Wednesday, March 07, 2007

Koontz on Beauty

“I can walk in the rose garden, watch the joyful capering of my dog, and see the indisputable work of God. The key is beauty,” says Koontz, who converted to the Catholic faith while in college. “If the world is merely a complex and efficient machine, beauty is not required. Beauty is in fact superfluous. Therefore beauty is a gift to us. If we were soulless machines of meat, the survival instinct would be all we needed to motivate us. The pleasures of the senses — such as taste and smell — are superfluous to machines in a godless world. Therefore, they are gifts to us, and evidence of divine grace. The older I’ve gotten, the more beauty, wonder, and mystery I see in the world, which is why there are ever more of those three things in my books.“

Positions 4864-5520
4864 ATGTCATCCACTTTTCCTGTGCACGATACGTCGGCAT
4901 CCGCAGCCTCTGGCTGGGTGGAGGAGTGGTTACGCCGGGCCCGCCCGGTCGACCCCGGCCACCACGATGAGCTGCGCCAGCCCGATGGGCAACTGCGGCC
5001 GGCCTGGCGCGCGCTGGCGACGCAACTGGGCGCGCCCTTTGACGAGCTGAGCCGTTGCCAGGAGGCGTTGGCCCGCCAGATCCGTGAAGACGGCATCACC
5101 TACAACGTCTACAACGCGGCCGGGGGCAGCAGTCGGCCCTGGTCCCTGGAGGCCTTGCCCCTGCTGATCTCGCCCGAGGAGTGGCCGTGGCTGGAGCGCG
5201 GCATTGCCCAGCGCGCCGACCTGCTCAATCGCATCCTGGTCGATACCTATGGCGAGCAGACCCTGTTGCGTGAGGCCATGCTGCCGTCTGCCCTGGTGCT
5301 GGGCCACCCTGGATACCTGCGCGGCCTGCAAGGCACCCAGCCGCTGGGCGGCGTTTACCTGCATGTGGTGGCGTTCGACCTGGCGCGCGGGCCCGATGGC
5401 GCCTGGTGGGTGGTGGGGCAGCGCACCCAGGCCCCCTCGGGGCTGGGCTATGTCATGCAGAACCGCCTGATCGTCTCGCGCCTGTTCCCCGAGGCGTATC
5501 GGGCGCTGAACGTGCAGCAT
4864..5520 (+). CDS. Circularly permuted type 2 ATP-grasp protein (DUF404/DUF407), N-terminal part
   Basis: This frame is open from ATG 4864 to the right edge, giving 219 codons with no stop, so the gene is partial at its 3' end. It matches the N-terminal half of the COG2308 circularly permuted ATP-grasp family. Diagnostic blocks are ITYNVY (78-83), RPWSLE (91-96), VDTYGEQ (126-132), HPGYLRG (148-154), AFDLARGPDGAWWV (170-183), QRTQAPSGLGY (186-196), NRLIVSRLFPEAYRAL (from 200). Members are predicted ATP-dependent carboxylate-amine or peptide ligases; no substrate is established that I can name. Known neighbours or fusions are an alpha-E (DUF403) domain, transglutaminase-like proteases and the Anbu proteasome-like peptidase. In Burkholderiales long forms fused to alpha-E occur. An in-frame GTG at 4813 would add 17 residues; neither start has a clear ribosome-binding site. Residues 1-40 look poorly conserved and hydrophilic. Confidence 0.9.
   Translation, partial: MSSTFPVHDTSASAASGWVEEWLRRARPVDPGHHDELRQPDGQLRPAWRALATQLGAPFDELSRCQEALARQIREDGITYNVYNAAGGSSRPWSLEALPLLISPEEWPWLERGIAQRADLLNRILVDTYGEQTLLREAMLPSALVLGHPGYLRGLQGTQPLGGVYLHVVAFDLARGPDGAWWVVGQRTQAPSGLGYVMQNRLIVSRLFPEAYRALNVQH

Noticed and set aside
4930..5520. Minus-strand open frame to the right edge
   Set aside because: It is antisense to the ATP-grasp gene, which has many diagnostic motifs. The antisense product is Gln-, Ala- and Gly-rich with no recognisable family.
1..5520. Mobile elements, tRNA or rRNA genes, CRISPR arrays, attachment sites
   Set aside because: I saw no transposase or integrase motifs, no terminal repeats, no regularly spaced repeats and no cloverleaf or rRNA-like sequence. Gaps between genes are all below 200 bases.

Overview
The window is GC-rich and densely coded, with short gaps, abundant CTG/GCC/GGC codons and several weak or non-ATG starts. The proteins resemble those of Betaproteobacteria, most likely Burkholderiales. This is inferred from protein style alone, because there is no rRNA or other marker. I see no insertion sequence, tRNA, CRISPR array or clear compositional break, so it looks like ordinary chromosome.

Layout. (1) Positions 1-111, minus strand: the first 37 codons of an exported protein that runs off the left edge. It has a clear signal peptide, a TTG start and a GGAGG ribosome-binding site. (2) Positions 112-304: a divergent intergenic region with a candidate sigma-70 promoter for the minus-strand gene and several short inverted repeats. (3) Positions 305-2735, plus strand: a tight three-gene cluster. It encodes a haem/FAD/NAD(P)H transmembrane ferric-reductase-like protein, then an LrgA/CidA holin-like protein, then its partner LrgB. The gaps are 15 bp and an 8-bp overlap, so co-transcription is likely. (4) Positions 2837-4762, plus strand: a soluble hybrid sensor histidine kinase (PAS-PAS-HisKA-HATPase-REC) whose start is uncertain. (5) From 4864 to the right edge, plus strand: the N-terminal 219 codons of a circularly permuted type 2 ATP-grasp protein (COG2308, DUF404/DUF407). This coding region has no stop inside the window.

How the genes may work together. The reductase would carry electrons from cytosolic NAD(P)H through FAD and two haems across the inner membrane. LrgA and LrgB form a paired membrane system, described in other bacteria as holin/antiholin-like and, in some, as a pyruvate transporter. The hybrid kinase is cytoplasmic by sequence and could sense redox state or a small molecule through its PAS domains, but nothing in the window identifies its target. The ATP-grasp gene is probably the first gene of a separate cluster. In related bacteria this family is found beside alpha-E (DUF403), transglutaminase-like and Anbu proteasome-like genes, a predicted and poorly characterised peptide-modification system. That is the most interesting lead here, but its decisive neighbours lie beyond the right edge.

Hat tip to Amy at Open Book

Another author I've got to add to my "to read" list.

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Anonymous Greg T. said...

This kind of reminds me of the writings of G. K. Chesterton. He didn't ask the question, "Why is there pain?" but rather "Why is there pleasure?" Nice blog.


3/08/2007 08:28:00 PM  
Blogger Carolina Cannonball said...

the same thought can be said of emotions and love. These are gifts as well. oooo. I think I just got a tad mushy.

3/14/2007 02:44:00 PM  

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